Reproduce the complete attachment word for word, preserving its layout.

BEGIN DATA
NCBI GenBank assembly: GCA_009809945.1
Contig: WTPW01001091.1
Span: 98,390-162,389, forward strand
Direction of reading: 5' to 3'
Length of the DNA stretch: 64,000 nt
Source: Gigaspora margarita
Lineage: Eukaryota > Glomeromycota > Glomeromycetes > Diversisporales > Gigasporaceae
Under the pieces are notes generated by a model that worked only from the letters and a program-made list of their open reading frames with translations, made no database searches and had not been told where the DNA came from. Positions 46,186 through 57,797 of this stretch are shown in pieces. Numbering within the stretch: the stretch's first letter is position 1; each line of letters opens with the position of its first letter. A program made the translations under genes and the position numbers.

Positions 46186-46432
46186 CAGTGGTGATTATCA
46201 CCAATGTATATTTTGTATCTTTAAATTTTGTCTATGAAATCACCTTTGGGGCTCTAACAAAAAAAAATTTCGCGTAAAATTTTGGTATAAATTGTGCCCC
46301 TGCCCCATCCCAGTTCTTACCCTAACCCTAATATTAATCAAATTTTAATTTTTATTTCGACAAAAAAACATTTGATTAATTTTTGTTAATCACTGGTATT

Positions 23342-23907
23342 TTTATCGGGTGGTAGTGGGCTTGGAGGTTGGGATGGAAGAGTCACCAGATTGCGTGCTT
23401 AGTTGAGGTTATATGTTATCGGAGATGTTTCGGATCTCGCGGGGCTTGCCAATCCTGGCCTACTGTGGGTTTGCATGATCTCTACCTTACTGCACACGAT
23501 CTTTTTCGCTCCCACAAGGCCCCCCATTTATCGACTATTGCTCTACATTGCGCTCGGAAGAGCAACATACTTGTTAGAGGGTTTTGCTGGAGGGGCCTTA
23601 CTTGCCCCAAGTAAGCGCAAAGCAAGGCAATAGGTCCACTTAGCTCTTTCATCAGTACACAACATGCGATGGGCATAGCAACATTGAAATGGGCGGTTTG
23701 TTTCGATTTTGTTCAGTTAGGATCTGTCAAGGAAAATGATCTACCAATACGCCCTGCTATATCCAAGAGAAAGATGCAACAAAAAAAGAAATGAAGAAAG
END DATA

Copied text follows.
NCBI GenBank assembly: GCA_009809945.1
Contig: WTPW01001091.1
Span: 98,390-162,389, forward strand
Direction of reading: 5' to 3'
Length of the DNA stretch: 64,000 nt
Source: Gigaspora margarita
Lineage: Eukaryota > Glomeromycota > Glomeromycetes > Diversisporales > Gigasporaceae
Under the pieces are notes generated by a model that worked only from the letters and a program-made list of their open reading frames with translations, made no database searches and had not been told where the DNA came from. Positions 46,186 through 57,797 of this stretch are shown in pieces. Numbering within the stretch: the stretch's first letter is position 1; each line of letters opens with the position of its first letter. A program made the translations under genes and the position numbers.

Positions 46186-46432
46186 CAGTGGTGATTATCA
46201 CCAATGTATATTTTGTATCTTTAAATTTTGTCTATGAAATCACCTTTGGGGCTCTAACAAAAAAAAATTTCGCGTAAAATTTTGGTATAAATTGTGCCCC
46301 TGCCCCATCCCAGTTCTTACCCTAACCCTAATATTAATCAAATTTTAATTTTTATTTCGACAAAAAAACATTTGATTAATTTTTGTTAATCACTGGTATT

Positions 23342-23907
23342 TTTATCGGGTGGTAGTGGGCTTGGAGGTTGGGATGGAAGAGTCACCAGATTGCGTGCTT
23401 AGTTGAGGTTATATGTTATCGGAGATGTTTCGGATCTCGCGGGGCTTGCCAATCCTGGCCTACTGTGGGTTTGCATGATCTCTACCTTACTGCACACGAT
23501 CTTTTTCGCTCCCACAAGGCCCCCCATTTATCGACTATTGCTCTACATTGCGCTCGGAAGAGCAACATACTTGTTAGAGGGTTTTGCTGGAGGGGCCTTA
23601 CTTGCCCCAAGTAAGCGCAAAGCAAGGCAATAGGTCCACTTAGCTCTTTCATCAGTACACAACATGCGATGGGCATAGCAACATTGAAATGGGCGGTTTG
23701 TTTCGATTTTGTTCAGTTAGGATCTGTCAAGGAAAATGATCTACCAATACGCCCTGCTATATCCAAGAGAAAGATGCAACAAAAAAAGAAATGAAGAAAG